Hacker's Delight

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The book is a wonderful collection of techniques for any programmer looking to improve efficiency for key algorithms.

Book Review: Hacker's Delight by Henry S. Warren, Jr.

Boston, Pearson Education, Inc., 2003

ISBN: 0-201-91465-4

$39.99 US (hardcover)

Hacker's Delight is a treasure trove for learning how to write efficient code. Over the course of 16 chapters and two appendices, fiendishly clever algorithms are illustrated through numerous examples coded in C and with graphics, along with the mathematical theory that supports the techniques.

The introduction describes an instruction set and execution efficiency model on which the rest of the work is based. This provides a useful means for assessing computational efficiency on most modern computers. Then the stage is set for a chapter about many little issues surrounding bit-level representation. Next, a chapter each is provided for algorithms involving power-of-two boundaries and arithmetic bounds.

Efficient techniques for bit-level manipulations, such as counting the bits in a word, are described in the next three chapters, and the next four chapters form an étude about some key arithmetic operators and functions, including efficient multiplication and two kinds of integer division. A chapter follows covering algorithms for computing key elementary functions on integers. This includes logarithms, exponentials, plus square and cube roots.

In some specialized applications, alternative representations for the meaning of the bits can offer an advantage. Unusual number system bases and Gray codes are described in detail in two chapters. Gray codes, for instance, are useful for enumerating states in finite-state machines where only one bit changes per state transition.

One chapter provides an algorithmic glimpse on a variant of the Peano curve called the Hilbert curve, which is an interesting related space-filling curve. The Hilbert curve is amenable to recursive algorithms and has some bit-level computational advantages for representing spatial distances in coordinates. These algorithms find usefulness in image processing, rendering and compression.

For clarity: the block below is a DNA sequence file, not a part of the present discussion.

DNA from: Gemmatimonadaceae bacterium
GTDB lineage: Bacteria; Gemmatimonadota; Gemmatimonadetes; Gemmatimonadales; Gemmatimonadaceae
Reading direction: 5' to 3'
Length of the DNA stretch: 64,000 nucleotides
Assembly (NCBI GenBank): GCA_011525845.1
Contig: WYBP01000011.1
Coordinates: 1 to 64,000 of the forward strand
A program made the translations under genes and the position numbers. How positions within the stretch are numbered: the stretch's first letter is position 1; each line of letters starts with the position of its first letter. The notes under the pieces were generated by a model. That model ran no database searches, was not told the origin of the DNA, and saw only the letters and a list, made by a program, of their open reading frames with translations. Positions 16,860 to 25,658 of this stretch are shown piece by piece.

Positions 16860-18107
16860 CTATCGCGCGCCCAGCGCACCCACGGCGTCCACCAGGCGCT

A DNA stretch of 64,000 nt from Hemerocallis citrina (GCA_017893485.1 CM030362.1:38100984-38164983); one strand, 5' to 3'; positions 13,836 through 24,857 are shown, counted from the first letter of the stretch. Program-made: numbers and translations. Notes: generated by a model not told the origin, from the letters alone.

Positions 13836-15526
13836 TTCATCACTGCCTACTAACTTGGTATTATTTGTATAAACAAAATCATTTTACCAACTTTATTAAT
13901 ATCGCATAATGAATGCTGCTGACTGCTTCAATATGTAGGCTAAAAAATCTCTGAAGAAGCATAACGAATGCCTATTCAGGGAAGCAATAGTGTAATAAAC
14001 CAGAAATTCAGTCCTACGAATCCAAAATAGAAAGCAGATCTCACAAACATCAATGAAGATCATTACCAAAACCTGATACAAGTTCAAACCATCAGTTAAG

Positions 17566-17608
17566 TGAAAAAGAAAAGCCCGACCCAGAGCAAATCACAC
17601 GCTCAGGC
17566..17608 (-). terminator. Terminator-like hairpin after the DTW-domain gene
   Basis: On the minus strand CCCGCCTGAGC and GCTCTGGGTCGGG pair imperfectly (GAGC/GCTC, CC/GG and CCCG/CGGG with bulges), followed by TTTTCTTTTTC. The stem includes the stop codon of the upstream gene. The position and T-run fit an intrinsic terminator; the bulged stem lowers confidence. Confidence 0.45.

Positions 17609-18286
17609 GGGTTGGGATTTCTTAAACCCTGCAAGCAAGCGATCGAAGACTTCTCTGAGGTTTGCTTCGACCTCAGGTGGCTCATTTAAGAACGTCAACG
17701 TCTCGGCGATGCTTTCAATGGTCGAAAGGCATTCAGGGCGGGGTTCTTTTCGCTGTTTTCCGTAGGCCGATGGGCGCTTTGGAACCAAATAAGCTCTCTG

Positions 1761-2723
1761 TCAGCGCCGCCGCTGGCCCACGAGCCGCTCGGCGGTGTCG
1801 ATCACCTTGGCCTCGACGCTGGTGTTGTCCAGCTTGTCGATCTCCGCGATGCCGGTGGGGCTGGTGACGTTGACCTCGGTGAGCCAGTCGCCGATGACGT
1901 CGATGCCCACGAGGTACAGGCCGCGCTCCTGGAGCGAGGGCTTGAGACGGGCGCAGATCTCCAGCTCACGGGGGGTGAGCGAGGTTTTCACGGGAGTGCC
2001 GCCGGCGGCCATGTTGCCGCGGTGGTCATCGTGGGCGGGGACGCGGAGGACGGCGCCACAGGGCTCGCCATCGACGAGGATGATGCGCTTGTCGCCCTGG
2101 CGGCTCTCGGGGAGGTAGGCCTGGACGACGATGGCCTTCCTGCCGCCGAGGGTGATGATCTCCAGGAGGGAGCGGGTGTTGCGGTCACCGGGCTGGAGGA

A nice summary of IEEE Std 754-1985 floating-point arithmetic includes a procedure for comparing floating-point numbers using only integer operations, formulas for computing the probability density function for the number of leading digits in select ranges of representable numbers and a handy table of miscellaneous number values represented in hex for both single- and double-precision floating point.

The last chapter provides algorithms for computing prime numbers, using Willan's and Wormell's Formulas. Primes have uses in hashing algorithms and cryptography, among other things.

Two appendices provide 4-bit arithmetic tables and a more detailed description of Newton's Method for function approximation. The arithmetic tables are a handy way to envision the work done in algorithmic steps that are a fraction of a typical word length. The bibliography also is rich, listing many original papers for arithmetic, number theory and the techniques embellished within the book.

You can employ these techniques to attain mastery of some important inner-loop code, while enjoying the beauty of arithmetic algorithms. The author is a veteran of IBM, and his programming tricks are born of experience across four decades, from the IBM 704 through the PowerPC. The book is a wonderful collection of techniques for any programmer looking to improve efficiency for key algorithms in areas such as compiler development, databases, arithmetic for image and signal processing, and code libraries.

—Michael Baxter

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